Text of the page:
The conservative People’s Party (ÖVP) has long been calling for such a ban, and recently Salzburg Mayor Heinz Schaden (SPÖ) said that he was also in favour.
Regional laws mean that municipalities can ban begging at certain times and in certain places. The ÖVP and SPÖ will now negotiate which parts of the city are out of bounds for beggars.
Deputy Mayor Harald Preuner (ÖVP) told the ORF that he assumes that all of the city’s markets will be no-go zones for beggars.
“The Schrannenmarkt, the Christkindlmarkt, the Rupertikirtag, as well as the Grünmarkt… Also certain streets such as the Getreidegasse and Linzer Gasse, the area around the Staatsbrücke and possibly also the Makartsteg.
Everything else has to be gone over in some detail. The SPÖ has also suggested banning beggars from the local cemetery. It will then be up to the police to make sure the begging ban is being upheld,” he said.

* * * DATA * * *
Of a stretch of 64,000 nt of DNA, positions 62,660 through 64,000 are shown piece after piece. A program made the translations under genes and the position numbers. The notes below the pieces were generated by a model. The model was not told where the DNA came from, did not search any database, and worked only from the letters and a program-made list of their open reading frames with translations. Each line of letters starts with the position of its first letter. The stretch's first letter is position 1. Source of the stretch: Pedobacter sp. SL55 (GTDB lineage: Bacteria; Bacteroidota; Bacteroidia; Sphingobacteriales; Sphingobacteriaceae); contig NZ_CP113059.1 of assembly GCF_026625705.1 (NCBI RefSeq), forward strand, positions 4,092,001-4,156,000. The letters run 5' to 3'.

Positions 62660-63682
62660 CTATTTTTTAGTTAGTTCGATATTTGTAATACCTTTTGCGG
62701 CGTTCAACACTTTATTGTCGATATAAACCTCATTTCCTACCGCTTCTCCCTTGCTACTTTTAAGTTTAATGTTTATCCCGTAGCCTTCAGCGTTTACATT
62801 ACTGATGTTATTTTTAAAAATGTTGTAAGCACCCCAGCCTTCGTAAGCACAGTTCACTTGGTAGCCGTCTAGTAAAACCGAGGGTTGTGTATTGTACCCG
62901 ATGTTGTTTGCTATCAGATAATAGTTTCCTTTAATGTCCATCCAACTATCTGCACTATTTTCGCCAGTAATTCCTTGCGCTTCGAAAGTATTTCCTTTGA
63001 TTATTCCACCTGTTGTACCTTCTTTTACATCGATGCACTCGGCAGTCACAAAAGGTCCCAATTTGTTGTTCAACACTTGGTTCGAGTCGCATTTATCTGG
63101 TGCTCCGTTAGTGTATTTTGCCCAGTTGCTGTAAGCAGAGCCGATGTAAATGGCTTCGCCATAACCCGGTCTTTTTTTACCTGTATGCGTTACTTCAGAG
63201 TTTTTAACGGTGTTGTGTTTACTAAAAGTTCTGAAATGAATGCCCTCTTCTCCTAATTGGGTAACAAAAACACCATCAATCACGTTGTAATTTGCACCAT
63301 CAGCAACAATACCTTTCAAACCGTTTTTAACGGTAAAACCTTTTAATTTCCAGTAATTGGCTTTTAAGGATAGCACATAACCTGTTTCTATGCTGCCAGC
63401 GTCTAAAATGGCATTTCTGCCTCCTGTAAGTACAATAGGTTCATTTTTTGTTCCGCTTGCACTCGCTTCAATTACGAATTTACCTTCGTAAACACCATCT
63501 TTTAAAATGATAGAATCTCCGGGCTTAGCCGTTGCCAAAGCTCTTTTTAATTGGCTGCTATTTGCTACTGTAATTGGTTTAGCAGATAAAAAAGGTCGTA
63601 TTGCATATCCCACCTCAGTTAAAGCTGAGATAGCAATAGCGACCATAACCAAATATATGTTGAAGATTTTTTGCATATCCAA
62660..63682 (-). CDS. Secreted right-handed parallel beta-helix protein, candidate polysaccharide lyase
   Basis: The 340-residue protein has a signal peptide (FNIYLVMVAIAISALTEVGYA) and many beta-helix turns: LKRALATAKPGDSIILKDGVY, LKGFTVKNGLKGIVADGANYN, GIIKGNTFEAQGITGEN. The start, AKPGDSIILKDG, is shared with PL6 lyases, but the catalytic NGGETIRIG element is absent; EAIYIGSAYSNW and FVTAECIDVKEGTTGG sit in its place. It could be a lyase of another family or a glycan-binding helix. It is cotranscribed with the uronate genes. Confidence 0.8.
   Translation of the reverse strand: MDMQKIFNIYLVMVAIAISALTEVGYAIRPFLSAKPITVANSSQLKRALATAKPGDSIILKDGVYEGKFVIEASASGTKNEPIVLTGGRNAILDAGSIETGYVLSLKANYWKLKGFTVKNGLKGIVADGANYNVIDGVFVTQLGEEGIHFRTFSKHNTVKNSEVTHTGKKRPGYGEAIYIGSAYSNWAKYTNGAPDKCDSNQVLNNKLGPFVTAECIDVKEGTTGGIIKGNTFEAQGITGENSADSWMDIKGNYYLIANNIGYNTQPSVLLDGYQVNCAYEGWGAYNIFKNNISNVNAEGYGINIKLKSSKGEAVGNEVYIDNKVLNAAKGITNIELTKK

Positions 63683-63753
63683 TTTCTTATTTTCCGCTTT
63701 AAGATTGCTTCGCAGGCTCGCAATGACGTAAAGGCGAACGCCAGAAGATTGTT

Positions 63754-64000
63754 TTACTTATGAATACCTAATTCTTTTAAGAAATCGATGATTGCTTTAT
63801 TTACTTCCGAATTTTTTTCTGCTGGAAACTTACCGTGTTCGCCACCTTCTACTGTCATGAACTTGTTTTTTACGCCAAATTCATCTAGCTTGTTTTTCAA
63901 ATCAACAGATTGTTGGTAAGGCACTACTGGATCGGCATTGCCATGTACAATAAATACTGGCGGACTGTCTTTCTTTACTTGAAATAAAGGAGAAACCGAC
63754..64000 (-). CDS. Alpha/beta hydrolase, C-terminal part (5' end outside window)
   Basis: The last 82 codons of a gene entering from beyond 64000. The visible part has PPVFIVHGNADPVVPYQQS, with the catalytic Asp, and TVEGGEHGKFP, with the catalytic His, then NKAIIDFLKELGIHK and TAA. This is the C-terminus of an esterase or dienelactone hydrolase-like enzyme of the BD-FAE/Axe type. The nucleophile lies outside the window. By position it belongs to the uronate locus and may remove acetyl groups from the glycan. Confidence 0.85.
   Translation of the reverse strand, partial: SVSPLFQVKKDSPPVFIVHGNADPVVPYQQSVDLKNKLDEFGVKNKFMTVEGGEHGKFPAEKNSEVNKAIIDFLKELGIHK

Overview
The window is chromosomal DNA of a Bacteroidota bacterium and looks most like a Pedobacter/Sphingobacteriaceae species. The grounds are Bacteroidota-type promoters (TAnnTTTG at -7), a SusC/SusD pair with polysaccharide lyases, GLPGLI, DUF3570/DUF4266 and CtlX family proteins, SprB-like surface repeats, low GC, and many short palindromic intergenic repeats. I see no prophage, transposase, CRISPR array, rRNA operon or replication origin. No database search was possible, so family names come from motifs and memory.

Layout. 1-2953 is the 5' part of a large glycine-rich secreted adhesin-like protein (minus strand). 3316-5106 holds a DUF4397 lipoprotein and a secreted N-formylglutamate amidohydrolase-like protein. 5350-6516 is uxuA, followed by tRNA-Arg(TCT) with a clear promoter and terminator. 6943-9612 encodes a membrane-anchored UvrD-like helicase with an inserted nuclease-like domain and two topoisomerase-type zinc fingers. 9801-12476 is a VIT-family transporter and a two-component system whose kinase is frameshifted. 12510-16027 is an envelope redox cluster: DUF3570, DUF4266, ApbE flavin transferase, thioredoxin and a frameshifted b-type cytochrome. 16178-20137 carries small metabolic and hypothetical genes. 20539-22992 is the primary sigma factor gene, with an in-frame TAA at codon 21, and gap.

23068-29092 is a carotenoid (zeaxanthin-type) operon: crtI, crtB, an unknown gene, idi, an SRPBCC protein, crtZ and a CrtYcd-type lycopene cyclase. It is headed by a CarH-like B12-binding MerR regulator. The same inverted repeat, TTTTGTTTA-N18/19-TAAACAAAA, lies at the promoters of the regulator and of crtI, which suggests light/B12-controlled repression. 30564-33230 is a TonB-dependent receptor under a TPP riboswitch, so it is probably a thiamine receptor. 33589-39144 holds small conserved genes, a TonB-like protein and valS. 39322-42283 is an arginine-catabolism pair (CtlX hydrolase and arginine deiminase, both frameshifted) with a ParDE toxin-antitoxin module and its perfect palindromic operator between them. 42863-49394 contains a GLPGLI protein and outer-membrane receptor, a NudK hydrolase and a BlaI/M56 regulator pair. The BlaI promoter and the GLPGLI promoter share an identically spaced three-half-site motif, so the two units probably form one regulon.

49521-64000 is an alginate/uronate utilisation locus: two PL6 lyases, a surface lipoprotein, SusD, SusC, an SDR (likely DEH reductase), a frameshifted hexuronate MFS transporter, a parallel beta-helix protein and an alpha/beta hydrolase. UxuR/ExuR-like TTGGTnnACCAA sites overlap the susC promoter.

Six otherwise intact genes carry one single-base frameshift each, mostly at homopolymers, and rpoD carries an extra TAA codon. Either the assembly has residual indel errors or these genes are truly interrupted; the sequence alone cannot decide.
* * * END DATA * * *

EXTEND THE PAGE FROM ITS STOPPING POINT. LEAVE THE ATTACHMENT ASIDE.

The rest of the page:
At peak times, around 150 beggars per day have been counted in the centre of Salzburg. Munich, which has a population around ten times that of Salzburg, has a partial begging ban which has reduced the number of beggars in the city to around 50.
It is not yet clear what the punishment will be for beggars found in zones where begging has been outlawed, or if people who give money to such beggars would then face a fine.
In Norway, the government had to scrap plans earlier this year to penalize begging after the opposition Centre Party decided not to back the proposal following strong international criticism of the plans.
The government had wanted to slap fines and jail terms of up to one year on beggars and those who help them.